The narrator, though unborn, displays the wisdom of an older person. Cooper’s representation of her follows the African tradition of life circles, in which the unborn and the dead are closest to God. In Some People, Some Other Place, the ability of the living to choose between God and Satan pulls them further away from God and from knowledge of God’s presence in their lives. Eula Too helps to restore “the God” in the characters. The narrator also provides the social, historical, political, and sometimes spiritual context of the story. Through her brief commentaries on World War I, the Great Depression, and World War II, readers are able to understand the period in which Eula Too lives. Moreover, the narrator provides readers with glimpses into the inner minds of other characters whom Eula Too encounters.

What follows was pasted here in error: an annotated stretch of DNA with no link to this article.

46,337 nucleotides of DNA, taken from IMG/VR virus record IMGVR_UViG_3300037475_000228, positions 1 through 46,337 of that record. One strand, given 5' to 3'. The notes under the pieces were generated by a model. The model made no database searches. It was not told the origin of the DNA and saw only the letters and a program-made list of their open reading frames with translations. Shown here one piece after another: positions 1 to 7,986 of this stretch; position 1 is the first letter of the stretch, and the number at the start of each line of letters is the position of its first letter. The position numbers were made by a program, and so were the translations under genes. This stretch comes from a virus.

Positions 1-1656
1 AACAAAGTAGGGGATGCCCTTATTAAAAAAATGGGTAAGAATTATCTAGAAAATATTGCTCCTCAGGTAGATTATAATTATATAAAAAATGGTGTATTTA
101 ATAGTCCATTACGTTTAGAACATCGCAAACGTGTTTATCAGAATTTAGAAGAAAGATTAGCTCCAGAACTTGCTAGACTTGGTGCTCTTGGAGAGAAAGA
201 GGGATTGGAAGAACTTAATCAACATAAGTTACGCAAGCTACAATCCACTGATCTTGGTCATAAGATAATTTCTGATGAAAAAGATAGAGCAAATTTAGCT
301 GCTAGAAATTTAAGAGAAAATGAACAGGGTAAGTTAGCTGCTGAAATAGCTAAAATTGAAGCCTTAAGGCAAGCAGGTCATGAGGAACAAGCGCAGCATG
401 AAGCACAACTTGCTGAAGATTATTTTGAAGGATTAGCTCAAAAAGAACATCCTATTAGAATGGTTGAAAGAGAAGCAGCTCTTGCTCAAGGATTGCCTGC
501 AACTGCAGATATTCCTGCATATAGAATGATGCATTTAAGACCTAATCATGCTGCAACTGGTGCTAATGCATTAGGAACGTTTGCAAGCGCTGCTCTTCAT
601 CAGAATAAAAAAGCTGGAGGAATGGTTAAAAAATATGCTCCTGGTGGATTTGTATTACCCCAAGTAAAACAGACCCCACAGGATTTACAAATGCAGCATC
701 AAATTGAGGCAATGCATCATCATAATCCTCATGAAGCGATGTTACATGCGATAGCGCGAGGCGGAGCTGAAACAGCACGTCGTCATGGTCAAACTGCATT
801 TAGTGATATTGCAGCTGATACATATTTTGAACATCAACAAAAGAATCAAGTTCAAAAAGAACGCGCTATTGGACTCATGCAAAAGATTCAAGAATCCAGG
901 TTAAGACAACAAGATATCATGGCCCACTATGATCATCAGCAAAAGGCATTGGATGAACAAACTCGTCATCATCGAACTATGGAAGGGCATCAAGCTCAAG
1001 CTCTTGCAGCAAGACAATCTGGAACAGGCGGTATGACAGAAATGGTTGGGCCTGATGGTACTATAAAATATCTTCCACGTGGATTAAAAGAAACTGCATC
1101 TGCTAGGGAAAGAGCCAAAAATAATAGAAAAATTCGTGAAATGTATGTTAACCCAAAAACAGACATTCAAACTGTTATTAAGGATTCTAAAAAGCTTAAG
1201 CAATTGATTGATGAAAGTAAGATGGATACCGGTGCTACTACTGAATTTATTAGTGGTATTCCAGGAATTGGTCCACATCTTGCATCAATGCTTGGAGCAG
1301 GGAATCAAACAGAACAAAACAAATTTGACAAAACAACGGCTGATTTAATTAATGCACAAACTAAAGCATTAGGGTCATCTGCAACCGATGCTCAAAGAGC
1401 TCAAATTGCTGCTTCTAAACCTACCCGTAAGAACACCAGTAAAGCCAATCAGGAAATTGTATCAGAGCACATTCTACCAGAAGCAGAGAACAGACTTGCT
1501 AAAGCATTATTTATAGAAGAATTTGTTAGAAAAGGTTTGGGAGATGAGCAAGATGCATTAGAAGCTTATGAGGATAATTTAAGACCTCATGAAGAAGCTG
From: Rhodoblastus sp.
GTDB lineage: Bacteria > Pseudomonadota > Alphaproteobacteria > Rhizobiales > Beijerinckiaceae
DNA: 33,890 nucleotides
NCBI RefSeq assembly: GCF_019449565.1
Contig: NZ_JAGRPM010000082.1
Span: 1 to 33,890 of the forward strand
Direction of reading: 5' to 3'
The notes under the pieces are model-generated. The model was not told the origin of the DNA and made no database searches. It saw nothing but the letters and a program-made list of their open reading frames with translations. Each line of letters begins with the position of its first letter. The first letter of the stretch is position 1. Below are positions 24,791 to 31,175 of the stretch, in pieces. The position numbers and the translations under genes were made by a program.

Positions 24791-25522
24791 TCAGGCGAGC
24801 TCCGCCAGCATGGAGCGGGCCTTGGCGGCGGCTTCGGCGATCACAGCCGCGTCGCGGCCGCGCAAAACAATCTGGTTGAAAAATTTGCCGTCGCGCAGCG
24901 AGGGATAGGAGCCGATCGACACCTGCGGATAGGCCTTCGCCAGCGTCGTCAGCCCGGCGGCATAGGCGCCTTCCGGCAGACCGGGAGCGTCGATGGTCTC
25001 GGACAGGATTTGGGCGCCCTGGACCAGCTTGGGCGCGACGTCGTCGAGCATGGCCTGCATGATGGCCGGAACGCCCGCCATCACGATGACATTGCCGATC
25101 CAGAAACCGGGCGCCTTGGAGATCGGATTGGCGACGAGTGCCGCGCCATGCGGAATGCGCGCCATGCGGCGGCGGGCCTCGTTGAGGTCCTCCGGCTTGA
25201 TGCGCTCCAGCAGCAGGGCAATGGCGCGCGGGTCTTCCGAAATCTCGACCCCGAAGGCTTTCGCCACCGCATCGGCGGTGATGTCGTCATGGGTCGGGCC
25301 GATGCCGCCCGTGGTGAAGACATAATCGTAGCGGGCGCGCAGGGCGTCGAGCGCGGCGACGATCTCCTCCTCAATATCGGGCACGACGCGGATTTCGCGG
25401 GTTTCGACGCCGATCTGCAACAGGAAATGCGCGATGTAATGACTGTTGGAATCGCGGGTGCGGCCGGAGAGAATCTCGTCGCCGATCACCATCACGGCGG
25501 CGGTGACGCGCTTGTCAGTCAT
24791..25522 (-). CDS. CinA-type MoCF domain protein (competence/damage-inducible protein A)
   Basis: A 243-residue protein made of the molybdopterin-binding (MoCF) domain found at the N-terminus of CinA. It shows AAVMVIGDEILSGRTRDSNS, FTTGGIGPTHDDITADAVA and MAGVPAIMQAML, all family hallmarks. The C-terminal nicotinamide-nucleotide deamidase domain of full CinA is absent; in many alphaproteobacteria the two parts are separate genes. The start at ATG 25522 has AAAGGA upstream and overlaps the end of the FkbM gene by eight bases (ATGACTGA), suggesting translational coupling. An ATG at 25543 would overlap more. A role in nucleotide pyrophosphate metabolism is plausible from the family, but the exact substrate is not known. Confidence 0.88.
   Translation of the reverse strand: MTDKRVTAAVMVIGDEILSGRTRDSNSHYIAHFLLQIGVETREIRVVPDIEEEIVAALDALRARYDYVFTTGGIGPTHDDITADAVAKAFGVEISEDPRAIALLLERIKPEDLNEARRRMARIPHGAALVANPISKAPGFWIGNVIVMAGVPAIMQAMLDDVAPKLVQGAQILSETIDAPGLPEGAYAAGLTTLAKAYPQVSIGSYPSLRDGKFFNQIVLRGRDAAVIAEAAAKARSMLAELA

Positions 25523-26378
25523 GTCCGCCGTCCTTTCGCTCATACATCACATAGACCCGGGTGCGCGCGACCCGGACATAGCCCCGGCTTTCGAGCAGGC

Eula Too grows and develops over the course of several decades. At an early age, she learns that life is hard and full of work. Her mother, Eula Lee, eventually gives birth to eleven children, half of whom Eula Too helps raise. Eula Lee, like her own mother, is disillusioned and discouraged by her economic plight. Her dreams are destroyed while she strives to reach a better place and better people among whom to live. Both women place an immense value on Chicago, believing that reaching it will make a better life possible. Eula Too realizes the dreams of her mother and grandmother by moving to Chicago, yet she goes beyond them, attaining...
(The entire section is 592 words.)